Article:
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Rhubarb Festival – Wakefield

This years Rhubarb Festival will be a 3-day event, running from from Friday 22nd to Sunday 24th February.  This year is going to be bigger and better than ever with a market in the Cathedral precinct, cookery demonstrations, walks and tours.

Wakefield was traditionally the centre of rhubarb growing with the Rhubarb Triangle covering the Wakefield, East Ardsley, Rothwell, Carlton and Morley areas.  For over 150 years the fruit has been growing here, as conditions were ideal. There was plenty of local fuel – coal, and a large number of market gardeners.

A large amount of rhubarb was grown in ‘forcing sheds’, they bring an early crop and some can still be seen locally.  It is said that in the sheds, lit only by candles you can hear the rhubarb growing and as candles are moved to keep the rhubarb straight the light green tops turn to face the light – this could be the noise heard by the growers as the leaves are still uncurling. themselves

Years ago rhubarb was sent to Leeds on overnight trains full of rhubarb for the London markets.  Along with Champagne, Parma Ham, Yorkshire Rhubarb has protected status and joins British foods such as the Melton Mowbray pork pie, Stilton cheese, Arbroath Smokies and Jersey Royal potatoes to name just a few.

p.s. keep the event quiet as I want to be able to get a parking space!!

Wakefield – history and heritage here

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For information and tours visit here E Oldroyd & Sons

A morning at the Rhubarb Festival – better late than never !

Sorry for the delay this post, but as they say ‘better late than never’.

The small ‘foody’ market was in the centre of Wakefield, just outside the Cathedral and was packed with visitors and most importantly for the sellers, the visitors were carrying lots of bags.  But, not only were there stalls packed with all kinds of gastronomical delights there were cookery demonstrations in a brilliant marquee.  They included rhubarb scones with Dean Rogers of The Devere Oulton Hall, Ashley McCarthy of Ye Old Sun Inn, Heather Copley of Farmer Copley’s, students of Wakefield College and many more.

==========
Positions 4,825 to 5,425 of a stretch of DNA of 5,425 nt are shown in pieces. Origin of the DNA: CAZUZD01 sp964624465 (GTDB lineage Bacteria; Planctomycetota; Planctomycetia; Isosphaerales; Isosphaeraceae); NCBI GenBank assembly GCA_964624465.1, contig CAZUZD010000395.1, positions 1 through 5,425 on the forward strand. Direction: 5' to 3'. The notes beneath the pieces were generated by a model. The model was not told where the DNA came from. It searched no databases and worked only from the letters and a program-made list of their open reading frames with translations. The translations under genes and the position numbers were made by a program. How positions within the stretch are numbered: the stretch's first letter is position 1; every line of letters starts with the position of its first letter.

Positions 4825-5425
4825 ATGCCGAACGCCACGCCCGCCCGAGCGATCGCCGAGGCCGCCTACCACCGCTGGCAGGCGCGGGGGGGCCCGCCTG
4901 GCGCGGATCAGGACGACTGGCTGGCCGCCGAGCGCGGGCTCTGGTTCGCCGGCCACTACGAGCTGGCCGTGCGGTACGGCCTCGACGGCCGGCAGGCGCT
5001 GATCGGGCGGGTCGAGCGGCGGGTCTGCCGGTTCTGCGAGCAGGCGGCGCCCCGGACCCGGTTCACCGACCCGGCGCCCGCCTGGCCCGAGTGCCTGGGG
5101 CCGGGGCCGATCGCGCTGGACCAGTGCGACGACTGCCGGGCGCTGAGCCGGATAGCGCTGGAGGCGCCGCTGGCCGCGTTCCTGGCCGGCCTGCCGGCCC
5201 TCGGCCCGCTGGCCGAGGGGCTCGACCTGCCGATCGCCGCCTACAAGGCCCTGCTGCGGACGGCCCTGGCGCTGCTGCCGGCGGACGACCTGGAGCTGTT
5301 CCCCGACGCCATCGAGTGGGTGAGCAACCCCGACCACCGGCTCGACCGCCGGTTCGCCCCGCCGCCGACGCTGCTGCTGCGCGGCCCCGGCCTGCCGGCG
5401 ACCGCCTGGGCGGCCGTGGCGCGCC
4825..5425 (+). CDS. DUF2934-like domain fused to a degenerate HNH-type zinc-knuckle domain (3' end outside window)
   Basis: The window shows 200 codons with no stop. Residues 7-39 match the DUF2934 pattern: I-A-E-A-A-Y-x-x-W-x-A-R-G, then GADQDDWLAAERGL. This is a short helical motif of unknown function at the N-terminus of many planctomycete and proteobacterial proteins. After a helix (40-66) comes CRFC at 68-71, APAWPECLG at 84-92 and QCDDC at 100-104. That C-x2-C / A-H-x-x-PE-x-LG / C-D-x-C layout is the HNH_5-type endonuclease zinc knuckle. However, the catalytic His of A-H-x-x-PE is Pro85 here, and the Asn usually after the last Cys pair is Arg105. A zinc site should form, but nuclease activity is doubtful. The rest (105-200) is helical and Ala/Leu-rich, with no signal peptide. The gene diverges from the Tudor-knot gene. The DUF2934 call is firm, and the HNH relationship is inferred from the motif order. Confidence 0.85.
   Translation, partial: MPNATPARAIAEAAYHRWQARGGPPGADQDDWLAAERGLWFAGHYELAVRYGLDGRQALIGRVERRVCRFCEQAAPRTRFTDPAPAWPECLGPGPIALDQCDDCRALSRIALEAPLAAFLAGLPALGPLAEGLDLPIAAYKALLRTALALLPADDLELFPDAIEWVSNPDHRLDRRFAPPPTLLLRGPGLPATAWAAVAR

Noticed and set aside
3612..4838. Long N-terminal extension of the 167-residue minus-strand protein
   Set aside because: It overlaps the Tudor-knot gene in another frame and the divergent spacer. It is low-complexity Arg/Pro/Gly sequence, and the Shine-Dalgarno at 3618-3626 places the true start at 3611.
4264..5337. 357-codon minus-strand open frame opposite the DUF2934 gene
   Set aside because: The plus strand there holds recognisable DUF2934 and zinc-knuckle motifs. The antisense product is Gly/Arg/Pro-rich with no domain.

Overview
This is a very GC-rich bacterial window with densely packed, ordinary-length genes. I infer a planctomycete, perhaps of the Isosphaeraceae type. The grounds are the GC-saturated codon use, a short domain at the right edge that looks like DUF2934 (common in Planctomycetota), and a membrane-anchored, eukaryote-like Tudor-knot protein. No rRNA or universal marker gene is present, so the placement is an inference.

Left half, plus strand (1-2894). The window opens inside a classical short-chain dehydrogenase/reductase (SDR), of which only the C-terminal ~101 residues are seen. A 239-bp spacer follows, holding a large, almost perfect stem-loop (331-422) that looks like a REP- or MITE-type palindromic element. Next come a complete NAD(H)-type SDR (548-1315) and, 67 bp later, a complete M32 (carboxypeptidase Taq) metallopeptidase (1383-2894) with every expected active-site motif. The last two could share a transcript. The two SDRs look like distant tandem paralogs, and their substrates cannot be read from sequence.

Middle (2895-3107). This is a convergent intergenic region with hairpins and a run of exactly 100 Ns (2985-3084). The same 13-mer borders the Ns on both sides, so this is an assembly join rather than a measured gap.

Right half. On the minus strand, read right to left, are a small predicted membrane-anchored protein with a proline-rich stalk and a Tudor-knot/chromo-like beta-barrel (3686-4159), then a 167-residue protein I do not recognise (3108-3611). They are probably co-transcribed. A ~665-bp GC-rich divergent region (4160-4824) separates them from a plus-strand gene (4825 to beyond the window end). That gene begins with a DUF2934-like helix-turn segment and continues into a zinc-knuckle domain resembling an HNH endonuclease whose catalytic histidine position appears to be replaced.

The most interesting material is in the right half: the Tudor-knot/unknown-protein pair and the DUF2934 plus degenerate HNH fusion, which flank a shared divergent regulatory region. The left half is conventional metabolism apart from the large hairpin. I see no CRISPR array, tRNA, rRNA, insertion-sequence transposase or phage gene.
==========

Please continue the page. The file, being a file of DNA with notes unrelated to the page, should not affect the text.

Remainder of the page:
My first stall at the busy market was Sean Wilson of the Saddleworth Cheese Co.  We had bought Sean’s cheese before from Blacker Hall,  a local farm shop.  My son and daughter visited there one January morning with my daughter boyfriend and two cheeses stood out above the rest,  ‘How’s your father’ and ‘Mouth Almighty’, both cheese names having a link to recent events in our family and if I told you, I think you may be shocked, stunned or just laugh, well, maybe one day I will. But needless to say we laughed and cried over one of the names and came up with some amusing answers to ‘How was your father’?

So Sean’s cheeses were the first of my purchases and yes, again I bought those two particular types.  I was asked if I wanted a sample but said, ‘no thanks, know them well’.

Thanks Sean, ‘How’s your father’ is a winner in this household.